I wondered whether to risk a quip about always putting my foot in it, if not up, but decided that the moment wasn't quite right. Armed with painkillers and the last three editions of The TES which I hadn't got round to picking up from the newsagent, I went home to contemplate the startling idea that I may not be at school for a month.
Tuesday: This is great. I did all my reports which aren't due for a month at least, read the whole new orders for English, caught up with the marking, listened to a good debate on education on the radio and generally got sorted. My supply cover starts tomorrow and it's a real English teacher too. I think I'll settle down this afternoon with the Southern Examining Group oral standardisation tape and a box of chocs left over from Christmas.
Wednesday: "She's really fantastic," trills my second-in-command. "She came armed with all sorts of interesting work-sheets and exciting teaching strategies. All the classes seemed very happy when I popped in to see if she had everything she needed."
Oh God! It's worse than I thought. Why couldn't it have been a science teacher or an off-duty OFSTED person? "And you know how you were wondering how to teach the semi-colon in an interesting and dynamic way? Well she's got this brilliant method..."
Thursday: I've given everything I've got to those kids. I've run clubs for them, taken them to the theatre and made them laugh at my jokes. I've taught them how to use commas and speech marks and how to love Keats. And what thanks do I get? They give their hearts to a whizz kid who apparently had the surliest 15-year-old in Year 10 binding football boot laces round his trousers and playing Malvolio. I am also given to understand she had Year 7 walking round the school grounds "observing" and - according to my second-in-command - producing some of the best creative writing the school has seen in a long time. I'm afraid it's time for plan B.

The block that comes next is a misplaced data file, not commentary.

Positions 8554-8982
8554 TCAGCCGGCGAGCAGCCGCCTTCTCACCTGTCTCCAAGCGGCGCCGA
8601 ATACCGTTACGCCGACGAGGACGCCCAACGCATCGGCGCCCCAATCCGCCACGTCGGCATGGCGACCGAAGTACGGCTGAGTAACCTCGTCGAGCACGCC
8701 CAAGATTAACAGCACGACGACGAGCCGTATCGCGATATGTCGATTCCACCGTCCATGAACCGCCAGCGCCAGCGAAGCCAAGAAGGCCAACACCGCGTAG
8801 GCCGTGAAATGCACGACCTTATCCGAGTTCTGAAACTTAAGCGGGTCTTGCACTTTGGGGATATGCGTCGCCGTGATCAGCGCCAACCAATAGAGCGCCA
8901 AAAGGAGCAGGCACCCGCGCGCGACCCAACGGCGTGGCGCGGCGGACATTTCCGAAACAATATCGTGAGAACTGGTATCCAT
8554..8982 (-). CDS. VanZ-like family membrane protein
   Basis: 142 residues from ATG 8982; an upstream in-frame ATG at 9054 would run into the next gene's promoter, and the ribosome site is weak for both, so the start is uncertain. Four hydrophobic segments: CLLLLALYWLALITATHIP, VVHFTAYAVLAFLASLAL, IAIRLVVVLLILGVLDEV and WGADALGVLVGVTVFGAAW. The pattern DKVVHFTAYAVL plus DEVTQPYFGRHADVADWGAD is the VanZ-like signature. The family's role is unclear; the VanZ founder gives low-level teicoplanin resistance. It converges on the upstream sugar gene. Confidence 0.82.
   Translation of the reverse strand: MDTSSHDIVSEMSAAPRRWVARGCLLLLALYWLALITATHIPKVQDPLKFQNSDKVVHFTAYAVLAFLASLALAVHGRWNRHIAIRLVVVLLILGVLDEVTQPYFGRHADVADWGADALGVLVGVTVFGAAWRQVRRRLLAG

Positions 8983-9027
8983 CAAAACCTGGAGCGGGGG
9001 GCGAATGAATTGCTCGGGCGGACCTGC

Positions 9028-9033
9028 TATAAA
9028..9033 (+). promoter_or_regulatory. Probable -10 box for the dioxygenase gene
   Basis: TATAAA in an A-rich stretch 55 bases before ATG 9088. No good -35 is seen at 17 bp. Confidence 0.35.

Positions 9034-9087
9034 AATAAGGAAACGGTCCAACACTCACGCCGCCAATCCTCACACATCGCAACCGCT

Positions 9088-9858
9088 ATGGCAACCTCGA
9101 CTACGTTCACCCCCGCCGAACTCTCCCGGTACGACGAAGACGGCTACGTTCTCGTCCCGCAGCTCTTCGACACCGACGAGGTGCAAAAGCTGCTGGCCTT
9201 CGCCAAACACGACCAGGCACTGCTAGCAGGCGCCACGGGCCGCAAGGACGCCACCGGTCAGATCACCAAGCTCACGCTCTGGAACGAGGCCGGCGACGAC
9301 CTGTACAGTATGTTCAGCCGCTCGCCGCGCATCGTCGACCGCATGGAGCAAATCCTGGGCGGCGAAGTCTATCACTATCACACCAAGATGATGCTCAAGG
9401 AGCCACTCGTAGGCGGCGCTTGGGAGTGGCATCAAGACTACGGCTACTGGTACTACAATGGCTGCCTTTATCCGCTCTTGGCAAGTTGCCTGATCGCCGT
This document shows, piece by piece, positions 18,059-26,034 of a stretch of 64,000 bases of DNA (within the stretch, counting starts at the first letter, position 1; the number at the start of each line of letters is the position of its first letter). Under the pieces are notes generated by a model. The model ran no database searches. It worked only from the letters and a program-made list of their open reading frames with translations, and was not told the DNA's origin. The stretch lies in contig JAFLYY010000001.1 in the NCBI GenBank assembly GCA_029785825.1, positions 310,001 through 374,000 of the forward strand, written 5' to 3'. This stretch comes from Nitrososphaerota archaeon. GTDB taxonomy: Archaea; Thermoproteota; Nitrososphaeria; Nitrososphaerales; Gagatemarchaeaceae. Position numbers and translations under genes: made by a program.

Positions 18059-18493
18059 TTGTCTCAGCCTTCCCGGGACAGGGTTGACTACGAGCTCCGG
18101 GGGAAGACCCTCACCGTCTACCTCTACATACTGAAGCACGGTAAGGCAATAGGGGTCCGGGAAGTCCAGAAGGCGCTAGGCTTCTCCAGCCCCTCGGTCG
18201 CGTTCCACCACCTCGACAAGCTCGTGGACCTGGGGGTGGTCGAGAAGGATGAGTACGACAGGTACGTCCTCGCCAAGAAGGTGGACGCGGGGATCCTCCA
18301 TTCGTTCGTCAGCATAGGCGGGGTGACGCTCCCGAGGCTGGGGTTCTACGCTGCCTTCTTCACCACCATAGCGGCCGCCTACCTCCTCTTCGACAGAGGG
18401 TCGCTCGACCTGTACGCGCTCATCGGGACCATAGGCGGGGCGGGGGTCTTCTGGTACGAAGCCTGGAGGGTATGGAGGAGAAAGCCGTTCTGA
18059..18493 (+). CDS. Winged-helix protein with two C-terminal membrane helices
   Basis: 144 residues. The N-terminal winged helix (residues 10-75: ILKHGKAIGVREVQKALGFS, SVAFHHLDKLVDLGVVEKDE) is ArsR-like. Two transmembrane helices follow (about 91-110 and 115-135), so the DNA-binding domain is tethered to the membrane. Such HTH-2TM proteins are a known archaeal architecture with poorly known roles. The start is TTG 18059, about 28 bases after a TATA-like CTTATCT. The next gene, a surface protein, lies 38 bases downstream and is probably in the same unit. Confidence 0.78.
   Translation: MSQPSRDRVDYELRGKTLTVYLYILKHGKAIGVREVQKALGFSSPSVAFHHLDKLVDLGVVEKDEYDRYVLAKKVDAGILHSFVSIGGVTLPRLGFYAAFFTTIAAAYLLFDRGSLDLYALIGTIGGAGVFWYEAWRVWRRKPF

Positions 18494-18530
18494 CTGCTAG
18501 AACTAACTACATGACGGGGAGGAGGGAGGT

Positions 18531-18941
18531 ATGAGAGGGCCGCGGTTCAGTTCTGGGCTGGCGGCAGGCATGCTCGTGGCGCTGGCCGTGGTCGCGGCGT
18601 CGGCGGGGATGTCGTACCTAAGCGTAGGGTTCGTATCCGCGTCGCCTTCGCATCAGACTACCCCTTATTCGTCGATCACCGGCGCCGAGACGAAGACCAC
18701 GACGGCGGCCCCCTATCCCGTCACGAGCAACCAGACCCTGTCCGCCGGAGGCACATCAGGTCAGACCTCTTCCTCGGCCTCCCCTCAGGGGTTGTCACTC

Friday: "So you see, Doctor, if I'm not there, a whole year's GCSE grades will suffer. Strange as it may seem, they rely on me to teach Twelfth Night.
I've got this sort of knack with it. And they've promised that I will do no break duty or lunchtime supervision. I can just sit in my room and dispense knowledge. Honestly! Please!" Well she wasn't happy, but she agreed in the end. I started quoting Malvolio to show her just how I good I was, and then she gave in quite easily.
The nicest part of the week was getting back home to find a card on the mat. "Get well soon Sir," it said. "From Year 10." Best bit of writing, creative or otherwise, I've seen all week.
The writer uses a pseudonym and teaches in Gloucester